The animals are trying to get in the house this morning.  I heard something banging against the back door.  A racoon or possum or maybe a great big bear trying to force its way in.  Instead of checking it out I just pulled the blinds tighter.  It stopped then, the noise.  Just stopped like a bear getting bored with you and going fishing.

There are always weird tracks in the back yard.  Tiny claw like ones and big wide ones like snowshoes.  Big and fat ones like pudgy fingers gardening in the dark.

Like stars collapsing on the lawn.  Like ducks falling down.  Like gnomes walking around.  Like my mother coming to peer into the windows and leaving holes in the garden.  Maybe for me to fall into.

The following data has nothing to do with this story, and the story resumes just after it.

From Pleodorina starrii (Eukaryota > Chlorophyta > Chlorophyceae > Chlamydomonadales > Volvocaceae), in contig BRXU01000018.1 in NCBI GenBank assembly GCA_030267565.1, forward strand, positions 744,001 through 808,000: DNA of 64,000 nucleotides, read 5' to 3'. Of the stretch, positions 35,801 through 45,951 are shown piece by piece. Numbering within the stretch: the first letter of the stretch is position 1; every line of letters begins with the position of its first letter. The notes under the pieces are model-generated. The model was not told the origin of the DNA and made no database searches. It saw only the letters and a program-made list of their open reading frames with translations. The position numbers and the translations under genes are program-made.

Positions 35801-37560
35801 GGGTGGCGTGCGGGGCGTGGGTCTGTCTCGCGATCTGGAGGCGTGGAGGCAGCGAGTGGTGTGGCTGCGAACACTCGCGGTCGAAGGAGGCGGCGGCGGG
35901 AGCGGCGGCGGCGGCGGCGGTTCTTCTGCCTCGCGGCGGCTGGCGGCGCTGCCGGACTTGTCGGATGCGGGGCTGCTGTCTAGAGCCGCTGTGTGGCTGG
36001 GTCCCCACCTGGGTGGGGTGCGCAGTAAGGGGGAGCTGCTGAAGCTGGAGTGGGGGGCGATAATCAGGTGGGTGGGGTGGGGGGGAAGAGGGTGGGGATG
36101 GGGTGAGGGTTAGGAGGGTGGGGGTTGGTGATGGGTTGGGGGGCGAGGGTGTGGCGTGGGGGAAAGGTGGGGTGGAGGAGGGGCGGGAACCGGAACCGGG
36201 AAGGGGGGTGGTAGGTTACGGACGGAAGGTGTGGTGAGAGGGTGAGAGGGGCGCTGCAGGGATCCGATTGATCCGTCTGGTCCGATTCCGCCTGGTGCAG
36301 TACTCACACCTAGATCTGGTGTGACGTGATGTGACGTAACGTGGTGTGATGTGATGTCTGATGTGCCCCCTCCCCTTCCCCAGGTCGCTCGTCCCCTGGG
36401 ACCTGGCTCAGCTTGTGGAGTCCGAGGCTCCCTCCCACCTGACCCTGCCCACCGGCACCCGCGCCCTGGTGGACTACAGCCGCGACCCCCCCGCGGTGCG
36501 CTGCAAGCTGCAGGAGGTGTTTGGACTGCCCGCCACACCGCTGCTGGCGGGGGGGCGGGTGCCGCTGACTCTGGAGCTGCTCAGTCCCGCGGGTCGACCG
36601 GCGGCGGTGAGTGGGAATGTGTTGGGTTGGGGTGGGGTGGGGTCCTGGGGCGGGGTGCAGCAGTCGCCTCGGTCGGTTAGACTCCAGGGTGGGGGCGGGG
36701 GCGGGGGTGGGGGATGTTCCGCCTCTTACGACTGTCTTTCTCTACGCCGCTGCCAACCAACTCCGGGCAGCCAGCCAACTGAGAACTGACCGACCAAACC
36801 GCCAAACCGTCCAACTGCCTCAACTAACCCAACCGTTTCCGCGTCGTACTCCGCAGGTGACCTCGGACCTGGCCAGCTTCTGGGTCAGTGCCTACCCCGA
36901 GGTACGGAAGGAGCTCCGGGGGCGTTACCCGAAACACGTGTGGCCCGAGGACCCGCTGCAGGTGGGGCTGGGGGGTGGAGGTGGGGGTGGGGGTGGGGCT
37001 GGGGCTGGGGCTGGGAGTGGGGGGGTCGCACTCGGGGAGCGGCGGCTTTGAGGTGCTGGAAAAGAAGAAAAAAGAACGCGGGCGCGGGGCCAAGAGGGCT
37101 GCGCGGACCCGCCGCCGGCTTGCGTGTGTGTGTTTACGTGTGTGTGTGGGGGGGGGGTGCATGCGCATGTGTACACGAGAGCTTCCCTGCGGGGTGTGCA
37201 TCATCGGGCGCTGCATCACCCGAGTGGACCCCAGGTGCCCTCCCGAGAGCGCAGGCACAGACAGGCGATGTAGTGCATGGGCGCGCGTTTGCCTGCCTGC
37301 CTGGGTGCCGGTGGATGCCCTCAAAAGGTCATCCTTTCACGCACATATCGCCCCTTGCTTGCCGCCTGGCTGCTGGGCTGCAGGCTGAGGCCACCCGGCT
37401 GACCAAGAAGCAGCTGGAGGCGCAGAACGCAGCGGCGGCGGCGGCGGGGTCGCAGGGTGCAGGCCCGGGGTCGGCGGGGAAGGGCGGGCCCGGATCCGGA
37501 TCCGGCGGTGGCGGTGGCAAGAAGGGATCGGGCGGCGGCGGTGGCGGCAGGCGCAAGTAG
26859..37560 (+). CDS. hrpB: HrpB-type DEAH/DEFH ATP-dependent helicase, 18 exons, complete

That bottle of Sauternes is waiting. Waiting for me and the moon and some light refreshment.  Something you can eat on the run or in the dark. Something light to take with you while feeling the snow the rain the everything of this night.  And maybe catching whoever is pounding at your door.























About O